The Respectable Saigo Takamori Parting from his Mistress Osugi Before His Death, 1877
Ink on Paper
13 11/16 in. x 29 in. (347.66 mm x 736.6 mm)
Triptych; 3 panels not cojoined. Descriptive label on verso of mat.
On mat, in pencil: Marer 383, Yoshitoshi. Text box with Japanese text printed in the upper right of the right panel. Signed: Oju Taiso Yoshitoshi ga. Artist's seal: Yoshitoshi. Carver: Horiko Ginjiro.
Colored ink woodblock on paper; oban; triptych.
Meiji period Japanese color woodblock print with an image of a group of people, and a woman crying. Triptych. These Yoshitoshi prints of modern hero Saigo Takamori are unauthorized; there are no censors' seals on the prints. Even though the new Meiji Era was to be the "enlightened" period with the incorporation of Western ideals through commercial items, the new government was frail and benefited from the censorship that was established by the Tokugawa government. These prints about Saigo and the battle of Satsuma would have been banned because they dealt with current political figures and rebellions. Yoshitoshi obviously did not witness any of these events; his realistic renderings are wholly conjectural.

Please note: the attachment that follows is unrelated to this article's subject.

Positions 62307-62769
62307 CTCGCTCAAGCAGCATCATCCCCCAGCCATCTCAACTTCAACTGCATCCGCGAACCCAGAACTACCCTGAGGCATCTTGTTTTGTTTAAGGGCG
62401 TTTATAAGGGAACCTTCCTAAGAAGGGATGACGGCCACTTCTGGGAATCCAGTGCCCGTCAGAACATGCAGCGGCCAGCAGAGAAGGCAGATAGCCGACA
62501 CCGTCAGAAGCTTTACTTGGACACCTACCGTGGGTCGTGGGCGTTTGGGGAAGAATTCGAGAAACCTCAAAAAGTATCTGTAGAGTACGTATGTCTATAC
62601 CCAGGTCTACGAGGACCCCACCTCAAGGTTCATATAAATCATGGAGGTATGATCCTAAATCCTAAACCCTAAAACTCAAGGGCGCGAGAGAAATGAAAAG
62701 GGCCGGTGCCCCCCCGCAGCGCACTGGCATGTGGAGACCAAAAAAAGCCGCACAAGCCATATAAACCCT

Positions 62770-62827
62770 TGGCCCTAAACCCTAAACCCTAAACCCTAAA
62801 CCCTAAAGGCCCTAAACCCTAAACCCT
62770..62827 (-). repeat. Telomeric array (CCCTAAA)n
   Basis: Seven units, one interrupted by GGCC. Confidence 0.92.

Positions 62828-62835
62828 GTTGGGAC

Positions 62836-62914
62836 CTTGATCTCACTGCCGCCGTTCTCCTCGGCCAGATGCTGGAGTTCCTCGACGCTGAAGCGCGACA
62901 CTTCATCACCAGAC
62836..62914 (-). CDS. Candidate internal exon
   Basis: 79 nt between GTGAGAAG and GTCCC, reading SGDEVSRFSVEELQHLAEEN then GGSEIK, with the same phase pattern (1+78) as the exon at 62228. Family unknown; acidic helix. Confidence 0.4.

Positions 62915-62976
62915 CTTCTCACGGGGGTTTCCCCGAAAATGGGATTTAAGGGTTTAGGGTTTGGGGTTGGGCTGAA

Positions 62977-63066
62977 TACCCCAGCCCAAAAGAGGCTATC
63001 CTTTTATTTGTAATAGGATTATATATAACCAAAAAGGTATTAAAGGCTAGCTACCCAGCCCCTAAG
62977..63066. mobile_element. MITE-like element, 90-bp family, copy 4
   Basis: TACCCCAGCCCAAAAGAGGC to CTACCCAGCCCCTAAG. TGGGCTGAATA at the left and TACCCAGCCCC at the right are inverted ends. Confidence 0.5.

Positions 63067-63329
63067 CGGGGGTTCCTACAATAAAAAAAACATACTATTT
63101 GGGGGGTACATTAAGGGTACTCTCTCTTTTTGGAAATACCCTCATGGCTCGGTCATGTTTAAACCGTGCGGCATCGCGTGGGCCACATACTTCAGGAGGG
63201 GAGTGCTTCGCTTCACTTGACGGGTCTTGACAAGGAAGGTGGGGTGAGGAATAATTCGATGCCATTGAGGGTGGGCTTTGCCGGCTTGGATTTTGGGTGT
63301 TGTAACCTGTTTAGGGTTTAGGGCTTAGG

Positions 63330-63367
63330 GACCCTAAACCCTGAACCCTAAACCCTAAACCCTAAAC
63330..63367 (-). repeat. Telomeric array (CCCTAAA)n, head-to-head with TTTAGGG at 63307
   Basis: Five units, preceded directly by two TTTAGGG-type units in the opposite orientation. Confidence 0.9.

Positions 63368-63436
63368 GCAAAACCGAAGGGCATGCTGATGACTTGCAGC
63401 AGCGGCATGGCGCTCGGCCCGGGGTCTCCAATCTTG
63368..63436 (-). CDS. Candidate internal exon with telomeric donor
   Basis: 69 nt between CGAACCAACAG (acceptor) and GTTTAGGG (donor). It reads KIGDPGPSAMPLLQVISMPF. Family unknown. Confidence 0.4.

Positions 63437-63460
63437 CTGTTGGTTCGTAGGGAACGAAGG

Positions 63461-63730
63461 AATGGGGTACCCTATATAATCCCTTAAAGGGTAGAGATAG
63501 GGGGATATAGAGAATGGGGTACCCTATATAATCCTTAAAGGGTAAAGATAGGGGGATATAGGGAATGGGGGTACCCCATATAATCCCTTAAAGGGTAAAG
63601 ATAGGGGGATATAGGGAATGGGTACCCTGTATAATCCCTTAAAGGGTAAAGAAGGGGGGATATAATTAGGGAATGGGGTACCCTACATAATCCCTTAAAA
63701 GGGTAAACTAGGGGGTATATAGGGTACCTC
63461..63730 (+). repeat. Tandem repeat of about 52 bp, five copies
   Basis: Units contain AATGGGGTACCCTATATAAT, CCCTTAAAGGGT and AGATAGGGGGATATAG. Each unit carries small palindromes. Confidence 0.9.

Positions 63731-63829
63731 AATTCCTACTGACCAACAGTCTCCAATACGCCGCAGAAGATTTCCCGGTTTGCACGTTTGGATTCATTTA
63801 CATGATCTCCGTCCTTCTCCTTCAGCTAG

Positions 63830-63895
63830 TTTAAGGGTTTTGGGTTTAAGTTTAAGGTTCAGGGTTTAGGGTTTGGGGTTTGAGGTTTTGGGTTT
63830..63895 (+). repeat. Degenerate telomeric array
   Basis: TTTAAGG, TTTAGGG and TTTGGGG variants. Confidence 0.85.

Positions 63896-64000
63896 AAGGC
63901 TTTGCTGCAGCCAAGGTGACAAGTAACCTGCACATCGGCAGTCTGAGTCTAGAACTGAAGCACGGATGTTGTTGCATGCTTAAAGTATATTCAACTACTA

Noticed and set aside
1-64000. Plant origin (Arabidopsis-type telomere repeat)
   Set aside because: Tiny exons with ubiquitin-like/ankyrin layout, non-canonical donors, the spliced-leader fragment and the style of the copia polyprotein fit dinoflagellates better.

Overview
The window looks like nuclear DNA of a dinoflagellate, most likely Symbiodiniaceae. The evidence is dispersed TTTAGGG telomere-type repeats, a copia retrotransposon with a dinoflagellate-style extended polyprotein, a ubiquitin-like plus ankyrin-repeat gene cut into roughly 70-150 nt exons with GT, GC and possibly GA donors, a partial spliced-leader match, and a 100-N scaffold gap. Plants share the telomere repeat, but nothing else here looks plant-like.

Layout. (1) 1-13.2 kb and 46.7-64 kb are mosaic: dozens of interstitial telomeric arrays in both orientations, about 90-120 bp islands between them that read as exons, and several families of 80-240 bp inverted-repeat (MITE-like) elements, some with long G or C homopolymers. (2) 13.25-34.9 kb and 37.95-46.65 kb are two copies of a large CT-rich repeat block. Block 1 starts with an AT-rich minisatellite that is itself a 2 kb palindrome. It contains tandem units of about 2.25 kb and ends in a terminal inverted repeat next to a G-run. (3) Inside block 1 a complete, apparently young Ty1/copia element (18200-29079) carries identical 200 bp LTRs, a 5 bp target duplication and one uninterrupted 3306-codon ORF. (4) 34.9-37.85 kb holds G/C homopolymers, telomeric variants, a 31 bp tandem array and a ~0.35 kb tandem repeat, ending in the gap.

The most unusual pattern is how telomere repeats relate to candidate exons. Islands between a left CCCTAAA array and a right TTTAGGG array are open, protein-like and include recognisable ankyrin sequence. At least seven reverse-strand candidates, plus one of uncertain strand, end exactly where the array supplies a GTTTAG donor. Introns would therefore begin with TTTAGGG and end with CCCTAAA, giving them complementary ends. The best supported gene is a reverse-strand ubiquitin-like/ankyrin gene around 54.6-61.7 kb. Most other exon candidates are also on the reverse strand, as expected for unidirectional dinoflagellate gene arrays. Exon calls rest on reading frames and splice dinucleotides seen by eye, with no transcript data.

Saigo Takamori (1827-1877) was a samurai from the Satsuma domain (now Kagoshima Prefecture) who helped overthrow the Tokugawa shogunate and establish the new Meiji government. As the commander of the imperial guards and a commanding general of the army, he maintained security and stability for the new government. However, when the agreement for Japan to re-establish relations with Korea was reversed, Saigo went back to Kagoshima, with several former-samurai disenchanted with the government. Fearing a rebellion, the government dispatched a naval unit to remove weapons from the Kagoshima arsenal. Saigo and his friends thwarted this move, and open conflict began in January of 1877. Saigo then resigned himself to leading a Satsuma army to Tokyo to challenge the government. He is seen here parting from his weeping mistress before leaving with his troops.
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